August 19, 2017

EXCITING FALL FISHING FOR BROOD STOCK SALMON

Submitted - 2005-09-22
By Jon Greenwood, Coordinator, Merrimack River Anadromous Fish Restoration Program

If you're looking for some challenging catch-and-release sport fishing while you're out enjoying the beautiful fall weather, head to the Merrimack and Pemigewasset rivers to hook the King of Fish -- Atlantic salmon. Fisheries statistics tell us that the success rate for catching salmon is higher in the fall than in the spring season, thanks to better wading conditions and cooler temperatures.

This fall, Fish and Game will stock the Merrimack and Pemigewasset rivers with big salmon -- about 500 brood stock Atlantic salmon weighing from 3 to 8 pounds each. You might also hook into some of the brood stock salmon stocked last spring. Expect some great fishing by the first week in October, as the fall stocking will take place very soon. Note that the brood stock Atlantic salmon season runs year-round, but all salmon caught from October 1 through March 31 must be released immediately.

Brood stock anglers need a New Hampshire fishing license and an $11 Atlantic salmon permit; both can be purchased online at http://www.wildlife.state.nh.us, or from license agents statewide. (As of 2005, stamp and possession tags are not required for salmon anglers.) By buying a permit you're supporting a good cause: all proceeds from salmon stamp permits support the Merrimack River Anadromous Fish Restoration Program, created in 1993 by Fish and Game, in cooperation with the U.S. Fish and Wildlife Service, to help restore migratory fish populations to the Merrimack River watershed.

The salmon being stocked this fall are surplus brood stock from the Warren Fish Hatchery. Brood stock salmon are kept to produce offspring, or fry, more than a million of which are released each spring to in an effort to restore sea-running fish to the Merrimack River basin. After spawning at the hatchery, the brood stock fish are released in the Merrimack, creating the only managed salmon fishery in New England.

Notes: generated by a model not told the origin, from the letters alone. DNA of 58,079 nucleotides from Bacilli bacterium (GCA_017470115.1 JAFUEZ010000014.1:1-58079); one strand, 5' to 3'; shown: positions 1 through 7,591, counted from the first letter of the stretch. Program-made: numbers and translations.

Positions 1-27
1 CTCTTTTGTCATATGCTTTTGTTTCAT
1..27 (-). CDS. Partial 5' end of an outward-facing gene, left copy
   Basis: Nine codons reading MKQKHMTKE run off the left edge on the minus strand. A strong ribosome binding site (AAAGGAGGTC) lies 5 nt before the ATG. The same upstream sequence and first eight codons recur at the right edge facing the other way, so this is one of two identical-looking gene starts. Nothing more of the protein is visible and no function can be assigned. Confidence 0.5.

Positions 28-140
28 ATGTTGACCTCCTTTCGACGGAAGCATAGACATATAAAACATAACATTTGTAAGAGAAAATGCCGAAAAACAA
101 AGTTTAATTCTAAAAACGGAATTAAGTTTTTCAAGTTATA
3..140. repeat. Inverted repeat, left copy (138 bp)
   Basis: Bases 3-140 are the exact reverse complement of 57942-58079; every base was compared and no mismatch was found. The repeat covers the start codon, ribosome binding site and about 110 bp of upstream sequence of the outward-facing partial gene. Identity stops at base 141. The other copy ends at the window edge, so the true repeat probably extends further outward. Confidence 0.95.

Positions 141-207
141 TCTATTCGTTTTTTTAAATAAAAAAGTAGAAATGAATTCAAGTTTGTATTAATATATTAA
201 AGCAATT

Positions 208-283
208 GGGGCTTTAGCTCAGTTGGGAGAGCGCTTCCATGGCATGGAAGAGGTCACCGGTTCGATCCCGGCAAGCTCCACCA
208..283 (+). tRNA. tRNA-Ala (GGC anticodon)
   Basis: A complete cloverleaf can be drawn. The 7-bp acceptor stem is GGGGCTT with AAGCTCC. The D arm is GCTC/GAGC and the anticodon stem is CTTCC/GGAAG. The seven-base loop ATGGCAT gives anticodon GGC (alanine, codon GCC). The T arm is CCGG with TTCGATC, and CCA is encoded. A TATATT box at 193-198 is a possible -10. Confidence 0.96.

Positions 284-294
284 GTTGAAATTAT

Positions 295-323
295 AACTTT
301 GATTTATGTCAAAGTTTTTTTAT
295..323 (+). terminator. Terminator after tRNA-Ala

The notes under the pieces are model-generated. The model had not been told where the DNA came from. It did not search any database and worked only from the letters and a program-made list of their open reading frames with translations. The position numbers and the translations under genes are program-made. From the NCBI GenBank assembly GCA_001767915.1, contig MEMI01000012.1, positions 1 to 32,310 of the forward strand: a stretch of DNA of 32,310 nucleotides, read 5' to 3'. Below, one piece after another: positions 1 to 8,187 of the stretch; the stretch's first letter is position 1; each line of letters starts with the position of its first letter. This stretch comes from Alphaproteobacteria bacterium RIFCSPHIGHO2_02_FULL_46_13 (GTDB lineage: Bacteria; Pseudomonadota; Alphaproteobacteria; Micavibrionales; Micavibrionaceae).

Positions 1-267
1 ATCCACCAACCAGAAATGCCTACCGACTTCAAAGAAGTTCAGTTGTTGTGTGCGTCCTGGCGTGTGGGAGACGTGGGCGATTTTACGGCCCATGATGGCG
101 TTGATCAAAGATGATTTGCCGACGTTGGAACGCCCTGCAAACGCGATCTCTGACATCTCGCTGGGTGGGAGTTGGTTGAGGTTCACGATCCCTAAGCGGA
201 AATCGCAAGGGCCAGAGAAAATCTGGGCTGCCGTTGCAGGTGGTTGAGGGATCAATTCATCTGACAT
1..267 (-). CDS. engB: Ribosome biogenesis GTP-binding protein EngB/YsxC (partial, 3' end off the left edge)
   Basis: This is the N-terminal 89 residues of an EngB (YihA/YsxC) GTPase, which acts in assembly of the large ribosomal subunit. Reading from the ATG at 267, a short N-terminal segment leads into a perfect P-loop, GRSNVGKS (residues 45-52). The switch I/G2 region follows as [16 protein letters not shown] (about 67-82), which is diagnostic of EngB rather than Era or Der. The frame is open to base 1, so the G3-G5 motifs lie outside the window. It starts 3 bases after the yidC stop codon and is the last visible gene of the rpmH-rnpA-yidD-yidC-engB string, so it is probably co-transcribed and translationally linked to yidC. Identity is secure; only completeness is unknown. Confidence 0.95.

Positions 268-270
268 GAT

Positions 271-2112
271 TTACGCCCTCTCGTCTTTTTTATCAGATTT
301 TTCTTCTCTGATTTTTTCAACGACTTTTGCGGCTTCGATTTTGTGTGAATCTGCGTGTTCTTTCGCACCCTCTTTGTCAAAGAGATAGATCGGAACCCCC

The brood stock salmon released in the Merrimack give New Hampshire anglers an exciting recreational fishing opportunity. This fall, the large fish will be stocked in the Franklin-Bristol area. The first good spots to try for the big salmon are below the Ayers Island Dam in Bristol along the Coolidge Woods Road, the Profile Falls Recreation Area, the access site near the Smith River confluence and below the Eastman Falls Dam in Franklin. Because the fish are migratory, anglers should also try fishing downstream as the season progresses: in the Stirrup Iron Brook area, the Contoocook River at Boscawen, Penacook and Sewall's Falls Park, and below the dams at Hooksett and Garvins Falls in Bow. Find more information and an access map at http://www.wildlife.state.nh.us/Fishing/atlantic_salmon.htm.

My gear recommendations for fly anglers include 7- to 9-weight rods with either floating or sink tip lines, depending on the height and speed of the river flow. While most fly anglers prefer heavy weight rods with 10-pound test line, nymph fishing with lighter gear has proven successful in catching big salmon. Recommended flies include traditional hair wing flies and streamers. Some patterns to try are green highlander, black bear green butt, cosseboom, soft hackle marabou and muddler minnow.

As the season progresses, try the area below the Garvin's Falls dam in Bow to the Massachusetts/ N.H. border, which is open to both fly and spin fishing. The best areas include the section of the river just below the Garvin's Falls and Hooksett dams, where the river is fast flowing. Fishing success in these two areas is best angling from a boat. Excellent boat access is provided at Public Service of New Hampshire's ramp on the west side of the river in Bow and at the state-owned ramp on the east side of the river below the Hooksett Dam.

Brood stock salmon anglers can help the program by reporting their catch to Fish and Game; fishing diaries submitted by January 15 are eligible for a prize drawing. For a printable salmon diary and more on how to send in your report, visit http://www.wildlife.state.nh.us/Fishing/atlantic_salmon.htm and scroll down to the bottom of the page.

So get out and enjoy New Hampshire's great fall fishing!
This report was provided by NH Fish and Game Department in Concord, NH. Follow this link for more specific information on the reports or the area - http://wildlife.state.nh.us/Fishing/fishing.htm